Update: On January 19, 2023, FDA finalized laboratory testing of samples of Top of the Rockies alfalfa cubes that confirmed the presence of Clostridium botulinum type C, a bacteria that can lead to botulism.
- On December 17, 2022, the U.S. Food and Drug Administration cautioned horse owners not to feed Top of the Rockies alfalfa cubes with the date codes 111222, 111322, 111422, 111522, and 111622.
- These alfalfa cubes have been recalled by Manzanola Feeds of Manzanola, CO, which distributes products directly to farms, feed stores and co-ops in 8 states. Further distribution is possible, so it’s important to check the date codes if you have these products.
- Top of the Rockies alfalfa cubes are sold in white and tan plastic 50-pound bags with green labeling. The date codes are on the front of the package. The UPC code is 7 9467111345 8.
- If you have Top of the Rockies alfalfa cubes with these date codes, or you can’t be sure of the date code of the products you have, throw them away in a secure container and follow the handling and cleaning instructions below.
- FDA is aware of at least 98 horses in Colorado, Louisiana, New Mexico, and Texas who showed neurologic symptoms. At least 52 of these horses have died or were euthanized due to declining health.
- The symptoms reported are consistent with botulism, and while further testing is underway to pinpoint the cause of the horse illnesses, horse owners and handlers should take precautions to protect human and animal health.
- Immediately consult a veterinarian if your horse ate this product and shows signs of neurologic illness, such as muscle tremors, difficulty eating or swallowing, difficulty standing, or collapse.
What is the problem?
On December 17, 2022, the U.S. FDA cautioned horse owners not to feed recalled Top of the Rockies alfalfa cubes with the date codes 111222, 111322, 111422, 111522, and 111622. Some of the alfalfa cubes have been reported to contain what appears to be fur and animal tissues, indicating that material from an animal or animals may have been incorporated into the cubes during alfalfa harvesting. Some people have reported a foul odor in some of the bags. Clostridium botulinum, the bacterium that causes botulism, is commonly present in decaying animal carcasses. Testing of the alfalfa cubes and other feed and tissue samples is in progress.
These alfalfa cubes were made by Manzanola Feeds of Manzanola, CO, and FDA has confirmed the firm distributes products to feed stores and co-ops in 8 states: AR, CO, IL, LA, NM, OK, TX, and WI (this information was updated on January 20, 2023, to remove Kansas and Missouri from the initial distribution list). Further distribution may be possible, so it’s important to check the date code if you have this product.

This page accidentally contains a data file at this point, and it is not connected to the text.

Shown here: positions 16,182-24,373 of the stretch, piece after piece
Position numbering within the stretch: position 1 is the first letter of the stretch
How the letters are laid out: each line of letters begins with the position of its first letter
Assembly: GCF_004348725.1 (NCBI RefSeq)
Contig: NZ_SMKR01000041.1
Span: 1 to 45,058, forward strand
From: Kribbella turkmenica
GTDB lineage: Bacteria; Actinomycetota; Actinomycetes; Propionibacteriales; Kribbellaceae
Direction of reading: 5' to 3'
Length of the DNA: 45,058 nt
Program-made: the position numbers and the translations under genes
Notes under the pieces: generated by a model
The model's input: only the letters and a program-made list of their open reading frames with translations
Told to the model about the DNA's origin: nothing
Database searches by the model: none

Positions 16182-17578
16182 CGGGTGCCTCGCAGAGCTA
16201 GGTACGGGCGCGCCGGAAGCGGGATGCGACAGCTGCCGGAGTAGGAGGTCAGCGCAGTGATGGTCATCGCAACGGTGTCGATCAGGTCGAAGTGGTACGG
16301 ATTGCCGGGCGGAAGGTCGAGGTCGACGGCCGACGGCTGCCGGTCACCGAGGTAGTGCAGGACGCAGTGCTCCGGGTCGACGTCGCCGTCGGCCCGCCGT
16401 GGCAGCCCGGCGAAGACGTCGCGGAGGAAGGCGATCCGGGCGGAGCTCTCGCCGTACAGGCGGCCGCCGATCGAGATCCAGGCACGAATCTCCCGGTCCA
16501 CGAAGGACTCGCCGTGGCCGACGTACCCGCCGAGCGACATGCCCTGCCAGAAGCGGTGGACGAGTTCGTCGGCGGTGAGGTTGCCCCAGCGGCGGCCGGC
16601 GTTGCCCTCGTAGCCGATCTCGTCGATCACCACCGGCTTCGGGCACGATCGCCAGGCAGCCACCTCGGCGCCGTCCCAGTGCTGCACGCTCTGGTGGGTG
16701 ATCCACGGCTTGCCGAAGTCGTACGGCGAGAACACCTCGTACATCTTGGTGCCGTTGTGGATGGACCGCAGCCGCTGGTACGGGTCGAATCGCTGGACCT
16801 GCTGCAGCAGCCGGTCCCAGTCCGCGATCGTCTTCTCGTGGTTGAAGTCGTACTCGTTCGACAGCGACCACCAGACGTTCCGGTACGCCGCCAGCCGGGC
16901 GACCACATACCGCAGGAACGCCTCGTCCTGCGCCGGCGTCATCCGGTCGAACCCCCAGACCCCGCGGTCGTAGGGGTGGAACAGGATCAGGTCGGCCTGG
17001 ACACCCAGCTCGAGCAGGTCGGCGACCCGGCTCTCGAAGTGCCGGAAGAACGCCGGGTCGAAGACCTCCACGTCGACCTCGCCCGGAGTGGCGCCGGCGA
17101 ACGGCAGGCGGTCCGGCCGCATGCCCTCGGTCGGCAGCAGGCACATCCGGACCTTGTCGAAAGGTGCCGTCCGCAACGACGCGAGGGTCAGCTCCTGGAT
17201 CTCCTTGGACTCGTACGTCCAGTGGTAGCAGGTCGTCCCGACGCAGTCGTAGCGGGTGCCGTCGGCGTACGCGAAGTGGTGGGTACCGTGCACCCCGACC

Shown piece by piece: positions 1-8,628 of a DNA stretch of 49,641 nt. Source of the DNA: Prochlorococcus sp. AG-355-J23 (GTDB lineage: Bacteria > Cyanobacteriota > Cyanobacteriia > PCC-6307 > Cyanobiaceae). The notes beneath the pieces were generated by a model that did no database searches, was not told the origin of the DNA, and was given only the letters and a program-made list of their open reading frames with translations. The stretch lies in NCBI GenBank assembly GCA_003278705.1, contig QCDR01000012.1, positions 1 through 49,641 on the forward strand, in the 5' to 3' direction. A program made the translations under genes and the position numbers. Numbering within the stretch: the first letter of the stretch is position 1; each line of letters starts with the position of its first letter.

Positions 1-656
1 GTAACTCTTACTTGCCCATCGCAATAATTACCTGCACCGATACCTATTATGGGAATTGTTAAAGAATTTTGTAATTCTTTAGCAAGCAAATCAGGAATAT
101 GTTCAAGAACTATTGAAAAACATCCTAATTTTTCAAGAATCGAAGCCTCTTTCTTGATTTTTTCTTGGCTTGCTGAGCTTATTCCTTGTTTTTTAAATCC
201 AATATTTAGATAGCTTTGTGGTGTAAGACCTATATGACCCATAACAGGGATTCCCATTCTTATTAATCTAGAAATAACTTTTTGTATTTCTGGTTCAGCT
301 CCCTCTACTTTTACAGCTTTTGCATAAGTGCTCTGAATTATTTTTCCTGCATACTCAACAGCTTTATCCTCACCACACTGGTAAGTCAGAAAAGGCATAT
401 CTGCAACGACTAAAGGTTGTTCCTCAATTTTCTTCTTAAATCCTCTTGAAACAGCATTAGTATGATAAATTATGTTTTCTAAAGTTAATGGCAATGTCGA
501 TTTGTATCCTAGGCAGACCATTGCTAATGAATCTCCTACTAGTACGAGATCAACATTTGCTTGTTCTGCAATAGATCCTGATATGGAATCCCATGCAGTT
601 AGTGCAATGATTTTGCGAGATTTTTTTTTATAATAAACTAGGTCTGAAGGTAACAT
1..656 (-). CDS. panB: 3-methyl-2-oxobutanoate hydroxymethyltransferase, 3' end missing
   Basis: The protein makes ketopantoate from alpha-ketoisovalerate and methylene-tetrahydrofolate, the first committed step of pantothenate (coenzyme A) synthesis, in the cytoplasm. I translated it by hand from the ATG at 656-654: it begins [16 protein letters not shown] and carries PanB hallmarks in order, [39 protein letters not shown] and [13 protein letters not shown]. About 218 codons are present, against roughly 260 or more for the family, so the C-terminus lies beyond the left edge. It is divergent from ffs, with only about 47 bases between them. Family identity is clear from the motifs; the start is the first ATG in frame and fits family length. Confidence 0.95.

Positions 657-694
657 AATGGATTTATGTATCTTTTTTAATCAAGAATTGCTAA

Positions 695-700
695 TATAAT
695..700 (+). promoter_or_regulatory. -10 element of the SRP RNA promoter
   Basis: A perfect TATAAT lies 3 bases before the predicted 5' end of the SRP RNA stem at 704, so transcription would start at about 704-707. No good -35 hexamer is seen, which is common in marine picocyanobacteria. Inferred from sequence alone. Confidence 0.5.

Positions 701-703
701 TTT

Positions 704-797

FDA is aware of several horses in Colorado, Louisiana, New Mexico, and Texas who showed neurologic symptoms, and is working with state authorities to learn more. At least 52 of these horses have died or were euthanized due to declining health. Necropsies of some of the horses are underway or pending. At this time, it appears that Top of the Rockies alfalfa cubes was the only common food source among all of the cases.
On January 19, 2023, FDA finalized laboratory testing of samples of Top of the Rockies alfalfa cubes that confirmed the presence of Clostridium botulinum type C, a bacteria that can lead to botulism.
What do I need to do?
If you have Top of the Rockies alfalfa cubes with the date codes 111222, 111322, 111422, 111522, or 111622, or you can’t be sure of the date code of the products you have, do not feed them to your horses or any other animals. Throw them away in a secure container and place them in a covered trash can or dumpster so that no other animals can access them. Avoid handling the cubes directly and wear disposable gloves and a face mask while throwing the cubes away and cleaning any bins or containers where they were kept.
- Wearing gloves and a face mask (preferable an N95 respirator), clean out all the empty bins or containers where the alfalfa cubes were kept.
- Make a bleach solution by combining ¼ cup household bleach to every 2 cups of water.
- Completely cover the container with the bleach solution, place a layer of paper towels on top of the bleach, and let sit for at least 15 minutes.
- Wipe up any remaining liquid with new paper towels and let the containers air dry.
- Clean the area with liquid soap and water to remove the bleach and discard any items that may have come into contact with the contaminated food or containers.
- Dispose of the face mask and gloves in a secure trash receptacle and wash your hands with soap and running water for at least 2 minutes.
What symptoms have been reported?
Attending veterinarians and state officials have reported that horses have shown symptoms of neurologic illness, including muscle tremors that rapidly progressed to the whole body, weakness, decreased tongue tone, agitation, and inability to stand. If you see these symptoms in your horse, seek immediate veterinary care.
These symptoms are consistent with botulism and many horses have been treated for suspected botulism. No human illnesses have been reported to date.
How can I report a horse illness?
If you think your horse has become ill after eating contaminated food, call your veterinarian first. You can also report the illness to FDA through the Safety Reporting Portal or by calling your state’s FDA Consumer Complaint Coordinators. If possible, share the brand name and lot numbers of what your horse ate.